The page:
The setting of standards independently of placing them on a scale permitted a more rigorous assessment of the effects of different designs on the setting of cut-scores. Two different standard-setting methodologies have been employed in this study to translate descriptions of the standards into cut-scores. One draws on the Angoff method and involves the use of a rating scale. Judges consider the items of a test and indicate the probability that a student at the cut-score will answer each item correctly. The probabilities are in increments of 0.10, ranging from 0.0 to 1.0. The sum of the probabilities that a judge gives to the items is taken as the raw score cut-score from that judge. The second study involves a method of pairwise comparison of the same items together with items that are operationalised to be benchmark items. The judge has to decide which of each pair of items is the more difficult.
The results of the two benchmark setting designs appear to support findings from other standard-setting exercises reported in the literature. Namely,
i. Judges were unable to estimate absolute item difficulty for a student of prescribed ability.
ii. Where two different designs were used, there is no convergence in results.
iii. Ratings from different judges within each design varied widely.
To indicate the resultant discrepancy in setting the benchmark on the same test, the rating methodology gives a value of 16.08 and the pairwise a value of 7.10 on ostensibly the same scale. A closer examination of the judges' ratings, however, suggests that despite the evidence of dramatically different cut scores between the two exercises, the judges were highly consistent in their interpretation of relative item difficulty. Two lines of evidence indicate this high level of internal consistency: (i) the reliability index for the pairwise data; and (ii) the correlation between the item estimates obtained from the rating and pairwise exercises, which was 0.95. In addition, the correlation of the relative item difficulties with those obtained from students responding to the same items was a satisfactory 0.80 and 0.74 for the ratings and for the pairwise designs, respectively.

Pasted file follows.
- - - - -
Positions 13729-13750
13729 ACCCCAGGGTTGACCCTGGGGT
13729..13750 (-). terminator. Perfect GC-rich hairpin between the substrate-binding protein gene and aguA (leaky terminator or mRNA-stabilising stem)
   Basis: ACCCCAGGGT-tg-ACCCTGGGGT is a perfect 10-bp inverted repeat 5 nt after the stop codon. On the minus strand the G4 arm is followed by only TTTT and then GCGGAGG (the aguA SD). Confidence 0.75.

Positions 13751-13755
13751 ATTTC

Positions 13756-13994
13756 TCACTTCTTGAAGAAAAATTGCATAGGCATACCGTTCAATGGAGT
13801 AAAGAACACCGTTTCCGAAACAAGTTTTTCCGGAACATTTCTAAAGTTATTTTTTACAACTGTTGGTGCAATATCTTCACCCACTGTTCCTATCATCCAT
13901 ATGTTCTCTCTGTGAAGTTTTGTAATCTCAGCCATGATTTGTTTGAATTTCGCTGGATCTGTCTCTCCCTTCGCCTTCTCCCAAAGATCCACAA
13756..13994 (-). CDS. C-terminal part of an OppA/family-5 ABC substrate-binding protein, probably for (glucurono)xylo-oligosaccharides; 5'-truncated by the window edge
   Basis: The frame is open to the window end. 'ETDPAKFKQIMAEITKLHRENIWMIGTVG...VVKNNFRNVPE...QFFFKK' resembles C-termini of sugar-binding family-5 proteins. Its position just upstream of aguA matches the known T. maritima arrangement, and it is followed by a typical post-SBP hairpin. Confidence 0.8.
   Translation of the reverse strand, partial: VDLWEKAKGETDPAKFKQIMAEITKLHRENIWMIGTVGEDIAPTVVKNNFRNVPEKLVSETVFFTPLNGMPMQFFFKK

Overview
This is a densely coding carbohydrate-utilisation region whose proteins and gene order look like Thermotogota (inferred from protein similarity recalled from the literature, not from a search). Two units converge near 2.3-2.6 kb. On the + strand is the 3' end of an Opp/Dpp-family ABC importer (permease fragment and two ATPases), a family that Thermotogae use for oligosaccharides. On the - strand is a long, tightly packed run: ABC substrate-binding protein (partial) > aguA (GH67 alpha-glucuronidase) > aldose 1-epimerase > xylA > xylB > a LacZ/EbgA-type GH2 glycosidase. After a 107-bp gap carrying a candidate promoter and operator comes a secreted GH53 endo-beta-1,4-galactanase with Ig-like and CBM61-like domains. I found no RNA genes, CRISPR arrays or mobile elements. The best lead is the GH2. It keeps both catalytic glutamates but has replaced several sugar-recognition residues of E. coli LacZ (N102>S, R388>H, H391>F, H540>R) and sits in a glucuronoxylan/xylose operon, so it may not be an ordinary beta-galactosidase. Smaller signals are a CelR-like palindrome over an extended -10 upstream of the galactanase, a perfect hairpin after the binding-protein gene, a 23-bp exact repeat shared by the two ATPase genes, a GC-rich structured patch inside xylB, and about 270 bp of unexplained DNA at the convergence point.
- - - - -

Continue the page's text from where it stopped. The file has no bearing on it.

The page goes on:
The high correlation between judgements across the two exercises, in conjunction with the relatively high correlation of the item difficulties from the judges' data and from the student data, suggests that problems observed in the literature do not arise because judges cannot differentiate the relative difficulties of the items. Accordingly, the unit of scale as assessed by the standard deviations of the item difficulties were calculated and examined.
The standard deviation of the items from judges in the likelihood design was half that of the item difficulties from the student responses, and the standard deviation of the items from the pairwise design was over twice that of the student scale. The substantial difference between the standard deviations suggests a difference between the units of scale, which presents a fundamental problem for common equating. In general, and in the literature, it seems that the unit of scale as evidenced from the standard deviations is not considered and it seems that it is simply assumed that the unit of scale produced by the students and the judges is the same and each design should be the same. Then if the results of different modes of the data collections do not arrive at the same or very similar cut-scores, it is not considered that this might be only a result of different units of scale.
In retrospect, it is not surprising that different formats for data collection produce different units of scale, and that different cut-scores result. In addition, it is not surprising that these might also produce a different unit of scale from that produced by the responses of the students. The reasons that the different designs are likely to produce different units of scale are considered in the thesis.
Differences in the unit of scale will inevitably have an impact on the location of the benchmark or cut-score. When the difference in standard deviation is accounted for, and the cut-scores are placed on the same scale as that produced by the students, the two exercises provide similar locations of the benchmark cut-score. Importantly, the thesis shows that these locations can be substantiated qualitatively as representing the defined standard. There are two main conclusions of the study. First, some of the problems reported in the literature in setting benchmarks can be attributed to difference in the units of scale in the various response formats of judges relative to those of students. Second, this difference in unit of scale needs to be taken into account when locating the standard on the student scale.
This thesis describes in detail the two cut-score setting designs for the data collection, and the transformations that are necessary in order to locate the benchmark on the same scale as that produced by the responses of the students.
|Publication Type:||Thesis (Professional Doctorate)|
|Murdoch Affiliation:||School of Education|